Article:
10. Allouch, Nizar, 2015. "On the private provision of public goods on networks," Journal of Economic Theory, Elsevier, vol. 157(C), pages 527-552.
  11. Larson, Nathan, 2011. "Network security," MPRA Paper 32822, University Library of Munich, Germany.
  12. Sanjeev Goyal & Adrien Vigier, 2014. "Attack, Defence, and Contagion in Networks," Review of Economic Studies, Oxford University Press, vol. 81(4), pages 1518-1542.
  13. Jackson, Matthew O. & Wolinsky, Asher, 1996. "A Strategic Model of Social and Economic Networks," Journal of Economic Theory, Elsevier, vol. 71(1), pages 44-74, October.
  14. repec:adr:anecst:y:2007:i:86 is not listed on IDEAS
  15. Yann Bramoull? & Rachel Kranton & Martin D'Amours, 2014. "Strategic Interaction and Networks," American Economic Review, American Economic Association, vol. 104(3), pages 898-930, March.
  16. Andrea Galeotti & Brian W. Rogers, 2013. "Strategic Immunization and Group Structure," American Economic Journal: Microeconomics, American Economic Association, vol. 5(2), pages 1-32, May.
  17. Geoffard, Pierre-Yves & Philipson, Tomas, 1997. "Disease Eradication: Private versus Public Vaccination," American Economic Review, American Economic Association, vol. 87(1), pages 222-230, March.
  18. Mariagiovanna Baccara & Heski Bar-Isaac, 2008. "How to Organize Crime -super-1," Review of Economic Studies, Oxford University Press, vol. 75(4), pages 1039-1067.
  19. Benjamin Golub & Matthew O. Jackson, 2012. "How Homophily Affects the Speed of Learning and Best-Response Dynamics," The Quarterly Journal of Economics, Oxford University Press, vol. 127(3), pages 1287-1338.
  20. Venkatesh Bala & Sanjeev Goyal, 2000. "A Noncooperative Model of Network Formation," Econometrica, Econometric Society, vol. 68(5), pages 1181-1230, September.
  21. Andrea Galeotti & Sanjeev Goyal & Matthew O. Jackson & Fernando Vega-Redondo & Leeat Yariv, 2010. "Network Games," Review of Economic Studies, Oxford University Press, vol. 77(1), pages 218-244.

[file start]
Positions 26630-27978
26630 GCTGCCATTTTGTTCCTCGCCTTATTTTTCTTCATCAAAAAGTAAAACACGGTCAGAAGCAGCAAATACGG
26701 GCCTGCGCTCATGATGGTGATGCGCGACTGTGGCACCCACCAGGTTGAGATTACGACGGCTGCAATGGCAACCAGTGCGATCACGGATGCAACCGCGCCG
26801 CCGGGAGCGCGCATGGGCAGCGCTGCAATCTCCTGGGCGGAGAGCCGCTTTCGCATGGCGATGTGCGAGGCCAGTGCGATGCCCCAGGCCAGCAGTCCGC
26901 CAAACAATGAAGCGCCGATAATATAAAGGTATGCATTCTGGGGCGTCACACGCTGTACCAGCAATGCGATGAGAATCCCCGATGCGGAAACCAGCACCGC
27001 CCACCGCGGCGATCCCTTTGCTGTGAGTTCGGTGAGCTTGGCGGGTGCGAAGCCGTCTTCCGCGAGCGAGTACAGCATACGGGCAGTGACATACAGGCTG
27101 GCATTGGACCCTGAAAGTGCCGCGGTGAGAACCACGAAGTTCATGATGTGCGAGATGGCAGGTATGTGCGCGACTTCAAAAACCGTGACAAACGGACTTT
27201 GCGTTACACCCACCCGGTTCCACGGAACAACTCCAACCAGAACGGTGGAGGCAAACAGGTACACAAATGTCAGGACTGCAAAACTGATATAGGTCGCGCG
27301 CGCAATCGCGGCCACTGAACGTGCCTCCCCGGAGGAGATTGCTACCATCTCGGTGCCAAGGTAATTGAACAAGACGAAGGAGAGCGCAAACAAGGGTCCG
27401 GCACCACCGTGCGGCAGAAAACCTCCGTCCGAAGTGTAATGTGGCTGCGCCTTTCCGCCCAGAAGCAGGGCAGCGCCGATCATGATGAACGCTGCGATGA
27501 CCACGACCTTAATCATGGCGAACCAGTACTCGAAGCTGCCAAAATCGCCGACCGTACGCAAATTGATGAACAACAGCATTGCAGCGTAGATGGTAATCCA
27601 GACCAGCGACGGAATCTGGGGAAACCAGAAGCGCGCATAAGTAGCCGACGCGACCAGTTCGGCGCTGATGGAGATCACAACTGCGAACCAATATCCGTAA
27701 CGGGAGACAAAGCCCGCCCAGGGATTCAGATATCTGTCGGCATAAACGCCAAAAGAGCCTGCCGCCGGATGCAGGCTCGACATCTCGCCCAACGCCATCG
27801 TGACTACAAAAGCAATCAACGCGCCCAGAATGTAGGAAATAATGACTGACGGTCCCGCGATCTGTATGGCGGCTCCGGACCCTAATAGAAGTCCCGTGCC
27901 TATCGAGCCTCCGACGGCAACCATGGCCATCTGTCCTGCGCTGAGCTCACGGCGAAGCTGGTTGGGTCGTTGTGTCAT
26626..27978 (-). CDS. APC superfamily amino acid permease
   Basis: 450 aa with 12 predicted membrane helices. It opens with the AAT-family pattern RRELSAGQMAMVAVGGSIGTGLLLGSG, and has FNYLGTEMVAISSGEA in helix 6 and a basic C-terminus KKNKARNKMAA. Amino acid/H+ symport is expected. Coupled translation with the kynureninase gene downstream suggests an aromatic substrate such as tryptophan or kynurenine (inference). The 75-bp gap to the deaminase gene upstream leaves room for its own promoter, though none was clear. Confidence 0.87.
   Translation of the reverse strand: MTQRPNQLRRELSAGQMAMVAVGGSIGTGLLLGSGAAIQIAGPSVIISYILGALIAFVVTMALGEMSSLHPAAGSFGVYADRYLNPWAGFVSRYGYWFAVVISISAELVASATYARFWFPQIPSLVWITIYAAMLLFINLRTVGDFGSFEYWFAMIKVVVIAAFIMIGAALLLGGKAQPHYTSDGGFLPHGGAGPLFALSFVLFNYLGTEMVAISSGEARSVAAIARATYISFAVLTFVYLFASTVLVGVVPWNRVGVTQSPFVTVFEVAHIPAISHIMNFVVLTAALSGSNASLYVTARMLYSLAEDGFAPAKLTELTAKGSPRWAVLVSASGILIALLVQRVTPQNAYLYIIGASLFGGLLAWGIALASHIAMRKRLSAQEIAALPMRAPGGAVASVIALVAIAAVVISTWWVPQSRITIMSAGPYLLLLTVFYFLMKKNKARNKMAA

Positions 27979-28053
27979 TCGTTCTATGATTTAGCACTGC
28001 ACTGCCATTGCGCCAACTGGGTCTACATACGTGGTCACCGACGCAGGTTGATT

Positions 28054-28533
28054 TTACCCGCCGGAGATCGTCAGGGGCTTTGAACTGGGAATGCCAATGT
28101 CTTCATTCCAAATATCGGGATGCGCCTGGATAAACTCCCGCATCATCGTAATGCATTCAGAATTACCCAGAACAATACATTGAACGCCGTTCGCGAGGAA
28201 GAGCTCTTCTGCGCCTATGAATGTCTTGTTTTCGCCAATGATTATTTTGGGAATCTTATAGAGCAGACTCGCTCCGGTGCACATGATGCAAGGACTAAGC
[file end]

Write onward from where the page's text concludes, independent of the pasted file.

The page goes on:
22. Heski Bar-Isaac & Mariagiovanna Baccara, 2006. "How to Organize Crime," Working Papers 06-07, New York University, Leonard N. Stern School of Business, Department of Economics.
  23. Dan Kovenock & Brian Roberson, 2017. "The Optimal Defense of Networks of Targets," Working Papers 17-18, Chapman University, Economic Science Institute.
  24. repec:oup:restud:v:81:y:2014:i:4:p:1518-1542. is not listed on IDEAS
  25. Vega-Redondo,Fernando, 2007. "Complex Social Networks," Cambridge Books, Cambridge University Press, number 9780521674096, October.
  26. de Meza, David & Gould, J R, 1992. "The Social Efficiency of Private Decisions to Enforce Property Rights," Journal of Political Economy, University of Chicago Press, vol. 100(3), pages 561-580, June.
  27. Dan Kovenock & Brian Roberson, 2010. "The Optimal Defense of Networks of Targets," Purdue University Economics Working Papers 1251, Purdue University, Department of Economics.
  28. Brito, Dagobert L. & Sheshinski, Eytan & Intriligator, Michael D., 1991. "Externalities and compulsary vaccinations," Journal of Public Economics, Elsevier, vol. 45(1), pages 69-90, June.
  29. Bramoulle, Yann & Kranton, Rachel, 2007. "Public goods in networks," Journal of Economic Theory, Elsevier, vol. 135(1), pages 478-494, July.
Full references (including those not matched with items on IDEAS)

This item is not listed on Wikipedia, on a reading list or among the top items on IDEAS.

When requesting a correction, please mention this item's handle: RePEc:nbr:nberwo:19174. See general information about how to correct material in RePEc.

For technical questions regarding this item, or to correct its authors, title, abstract, bibliographic or download information, contact: ()

If you have authored this item and are not yet registered with RePEc, we encourage you to do it here. This allows to link your profile to this item. It also allows you to accept potential citations to this item that we are uncertain about.

If references are entirely missing, you can add them using this form.

If the full references list an item that is present in RePEc, but the system did not link to it, you can help with this form.

If you know of missing items citing this one, you can help us creating those links by adding the relevant references in the same way as above, for each refering item. If you are a registered author of this item, you may also want to check the "citations" tab in your profile, as there may be some citations waiting for confirmation.

Please note that corrections may take a couple of weeks to filter through the various RePEc services.

This information is provided to you by IDEAS at the Research Division of the Federal Reserve Bank of St. Louis using RePEc data.